Apex Center Ice Arena in Arvada, Colo.
By Margaret Ahrweiler
Could there be even more to this place? In the final story in a three-part profile on The Apex Center, we examine its ice arena.
With its emphasis on skiing, much of the country thinks snow when it comes to Colorado. But for residents of Arvada, Colo., ice is nice—especially now that they can enjoy a dual rink skating center thatís part of the 168,500-square-foot Apex Center, one of the countryís largest public recreation centers.
Opened in September 2000 by the North Jeffco Park and Recreation District, the Apex Center provides a mother lode of recreation opportunities to the approximately 100,000 residents of this Denver suburb. But the center really owes its existence to its ice rinks. When planning for the new center began in 1996, the district identified ice rinks as a high-priority need. North Jeffcoís sole rink was more than 25 years old, in need of renovation and consistently booked solid. North Jeffco officials wanted an ice center that could accommodate several interests: hockey league play, figure skating lessons and competitions, and drop-in recreational skating.
"We went up to capacity as soon as we opened," says Faith Gregor, Apex Centerís marketing director. "We fill up our ice time about six months in advance, even though two private rinks have opened in the area since we came on line. It was obvious that it was an underserved sport."
The Apex Center devotes more than 61,000 square feet to ice sports and support. It includes two ice rinks, one the regulation 85-by-200-foot National Hockey League size and one the 100-by-200-foot Olympic size. The Olympic size was chosen for maximum flexibility, along with an eye toward the possibility of hockey teams training there for the Olympics in the future, according to George Naoum of Group Naoum Consultants Ltd., the Edmonton, Canada-based ice consultant for the Apex Center. Both rinks feature state-of-the-art lighting and ventilation, a key issue in a building that also houses a large aquatics center.
Support facilities for the rinks include second-floor spectator galleries that seat 850 in Rink One and 250 in Rink Two. Between the two rinks sit 10 locker rooms. A concession area, the Ice Box, offers snacks for skaters and spectators. A 1,200-square-foot party room, located between the ice arena and aquatics center, features a small kitchen and allows the Apex to accommodate profitable childrenís parties. Finally, the ice arena features its own entrance and drop/off area separate from the rest of the Apex Center, increasing user convenience and reducing congestion.
When designing the center, Apex planners originally considered the more expensive option of using concrete-bottomed rinks for greater flexibility but realized that the ice would most likely be used year-round, Naoum says, so chose to build on sand instead. Its ammonia-based refrigeration system, which operates 10 percent to 15 percent more efficiently than freon systems, according to Naoum, has a 190-ton capacity and features two compressors. With an eye toward efficiency, the systemís heating pipes, which provide low heat to prevent frost penetration, use waste heat recovered from the refrigerant plant.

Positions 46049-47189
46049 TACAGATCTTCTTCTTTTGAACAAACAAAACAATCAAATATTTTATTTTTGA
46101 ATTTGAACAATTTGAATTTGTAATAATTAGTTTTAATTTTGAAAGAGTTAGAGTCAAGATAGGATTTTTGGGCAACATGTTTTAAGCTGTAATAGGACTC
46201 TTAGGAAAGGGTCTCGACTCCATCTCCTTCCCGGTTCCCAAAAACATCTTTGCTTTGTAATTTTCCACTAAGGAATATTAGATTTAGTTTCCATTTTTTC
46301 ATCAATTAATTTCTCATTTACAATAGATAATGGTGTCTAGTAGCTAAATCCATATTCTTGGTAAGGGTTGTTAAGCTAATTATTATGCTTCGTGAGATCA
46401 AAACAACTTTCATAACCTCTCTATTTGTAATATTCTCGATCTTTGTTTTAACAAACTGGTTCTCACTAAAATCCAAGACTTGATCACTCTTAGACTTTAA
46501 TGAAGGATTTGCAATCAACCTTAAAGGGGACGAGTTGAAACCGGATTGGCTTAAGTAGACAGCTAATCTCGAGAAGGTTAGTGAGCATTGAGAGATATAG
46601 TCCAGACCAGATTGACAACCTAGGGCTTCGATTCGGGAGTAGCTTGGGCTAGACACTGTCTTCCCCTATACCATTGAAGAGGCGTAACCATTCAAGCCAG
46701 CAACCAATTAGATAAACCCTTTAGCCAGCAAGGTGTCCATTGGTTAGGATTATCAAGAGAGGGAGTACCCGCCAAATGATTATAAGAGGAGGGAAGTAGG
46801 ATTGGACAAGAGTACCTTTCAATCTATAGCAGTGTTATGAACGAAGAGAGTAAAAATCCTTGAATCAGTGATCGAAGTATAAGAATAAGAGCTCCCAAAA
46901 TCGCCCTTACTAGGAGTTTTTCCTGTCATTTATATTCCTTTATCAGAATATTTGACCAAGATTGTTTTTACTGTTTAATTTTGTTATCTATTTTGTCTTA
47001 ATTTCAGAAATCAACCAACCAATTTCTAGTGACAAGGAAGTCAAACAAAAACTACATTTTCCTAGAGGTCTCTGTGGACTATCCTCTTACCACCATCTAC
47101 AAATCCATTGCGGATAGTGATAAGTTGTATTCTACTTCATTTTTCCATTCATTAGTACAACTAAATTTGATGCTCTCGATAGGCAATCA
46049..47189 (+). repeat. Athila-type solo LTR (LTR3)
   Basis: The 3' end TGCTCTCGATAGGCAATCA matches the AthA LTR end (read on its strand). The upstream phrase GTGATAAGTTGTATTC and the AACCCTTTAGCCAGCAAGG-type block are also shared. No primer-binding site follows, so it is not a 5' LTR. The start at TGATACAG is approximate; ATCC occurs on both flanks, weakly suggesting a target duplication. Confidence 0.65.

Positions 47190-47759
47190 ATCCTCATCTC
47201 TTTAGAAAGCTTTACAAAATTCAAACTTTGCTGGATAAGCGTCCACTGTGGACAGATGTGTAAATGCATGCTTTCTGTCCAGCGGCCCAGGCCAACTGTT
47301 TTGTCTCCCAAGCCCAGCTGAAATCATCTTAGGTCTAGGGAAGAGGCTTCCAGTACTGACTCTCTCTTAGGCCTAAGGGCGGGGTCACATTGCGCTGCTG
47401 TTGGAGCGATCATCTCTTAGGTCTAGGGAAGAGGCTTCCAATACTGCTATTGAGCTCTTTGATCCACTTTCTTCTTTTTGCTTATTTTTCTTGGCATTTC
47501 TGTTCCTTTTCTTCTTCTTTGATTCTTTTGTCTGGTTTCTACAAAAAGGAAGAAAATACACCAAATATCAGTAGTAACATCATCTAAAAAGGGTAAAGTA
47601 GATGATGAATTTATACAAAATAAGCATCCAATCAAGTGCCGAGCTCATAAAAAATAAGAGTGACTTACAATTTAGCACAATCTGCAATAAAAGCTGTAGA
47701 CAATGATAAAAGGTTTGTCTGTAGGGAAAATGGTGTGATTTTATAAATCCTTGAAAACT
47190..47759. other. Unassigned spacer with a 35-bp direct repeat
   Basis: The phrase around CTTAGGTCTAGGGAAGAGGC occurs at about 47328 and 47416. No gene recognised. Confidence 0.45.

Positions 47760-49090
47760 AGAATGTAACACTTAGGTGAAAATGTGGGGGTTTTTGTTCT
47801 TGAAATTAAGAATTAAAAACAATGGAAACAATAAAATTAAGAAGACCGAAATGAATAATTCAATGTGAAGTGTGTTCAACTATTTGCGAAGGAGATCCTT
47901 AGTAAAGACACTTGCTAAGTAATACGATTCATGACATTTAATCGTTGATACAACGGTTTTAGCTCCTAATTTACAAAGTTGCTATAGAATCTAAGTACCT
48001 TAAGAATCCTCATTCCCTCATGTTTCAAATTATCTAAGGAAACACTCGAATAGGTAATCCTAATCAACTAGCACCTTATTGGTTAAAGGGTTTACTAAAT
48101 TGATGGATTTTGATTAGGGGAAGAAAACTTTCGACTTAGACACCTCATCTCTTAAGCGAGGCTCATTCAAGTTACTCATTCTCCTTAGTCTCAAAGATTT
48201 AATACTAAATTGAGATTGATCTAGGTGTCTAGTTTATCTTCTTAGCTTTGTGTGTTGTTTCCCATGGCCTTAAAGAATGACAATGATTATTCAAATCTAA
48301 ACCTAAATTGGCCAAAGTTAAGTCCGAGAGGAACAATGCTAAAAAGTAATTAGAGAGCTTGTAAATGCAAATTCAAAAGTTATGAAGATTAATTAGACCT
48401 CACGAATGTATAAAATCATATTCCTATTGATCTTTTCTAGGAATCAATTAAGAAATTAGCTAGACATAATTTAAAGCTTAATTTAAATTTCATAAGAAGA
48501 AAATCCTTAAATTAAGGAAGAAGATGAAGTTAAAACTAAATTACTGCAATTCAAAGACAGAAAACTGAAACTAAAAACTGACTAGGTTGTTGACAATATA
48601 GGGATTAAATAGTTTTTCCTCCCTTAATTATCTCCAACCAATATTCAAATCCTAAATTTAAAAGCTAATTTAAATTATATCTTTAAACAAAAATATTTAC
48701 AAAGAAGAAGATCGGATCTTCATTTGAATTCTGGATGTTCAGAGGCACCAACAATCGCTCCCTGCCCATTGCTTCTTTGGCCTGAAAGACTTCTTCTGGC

Keeping an even temperature on the ice, key to a quality surface, is easy for the Apex arenas, thanks to high-tech infrared thermostats in each rink. An electronic thermostat hanging from the ceiling uses a laser to read the temperature on the ice, so the refrigeration plant can react immediately. The Apex thermostats also can be programmed for a seven-day schedule to take into account different uses of the ice rinks.
And if itís on ice, itís at the Apex Center. The ice arenaís busy schedule includes figure skating lessons and competition; various levels of hockey play, including drop-in play for pickup games; and free skate times for several hours every day. Whatís more, the Apex Center arena has hosted a number of crowd-drawing ice events, including the Colorado national figure skating championships, national high school hockey championships, and a number of high-level tournaments and ice shows.
Along with serving residents well, the ice arena has been a boon for Apexís bottom line, too. Gregor says it has helped make the Apex Center a profitable, self-supporting facility despite its size. Ice arena admission runs from $1 for resident children under six to $4.50 for nonresident adults. Skate rentals are $1.50 for residents and $1.75 for nonresidents. Annual passes cost $150 for residents and $175 for nonresidents. A combine annual pass, for both the Apex Center and its ice arenas, ranges from $260 for resident children under six to $675 for nonresident adults. Resident family passes cost $950. The district also charges ice time rental fees to groups using the arenas, which often are busy before the sun rises.
"You see groups coming in for practice time at 5 a.m. and 6 a.m., and these are kids," Gregor says. "If theyíre willing to do that, you know itís something they really want."
For more information
Group Naoum Consultants Ltd.: 780-488-4714
North Jeffco Park and Recreation District: 303-424-2739
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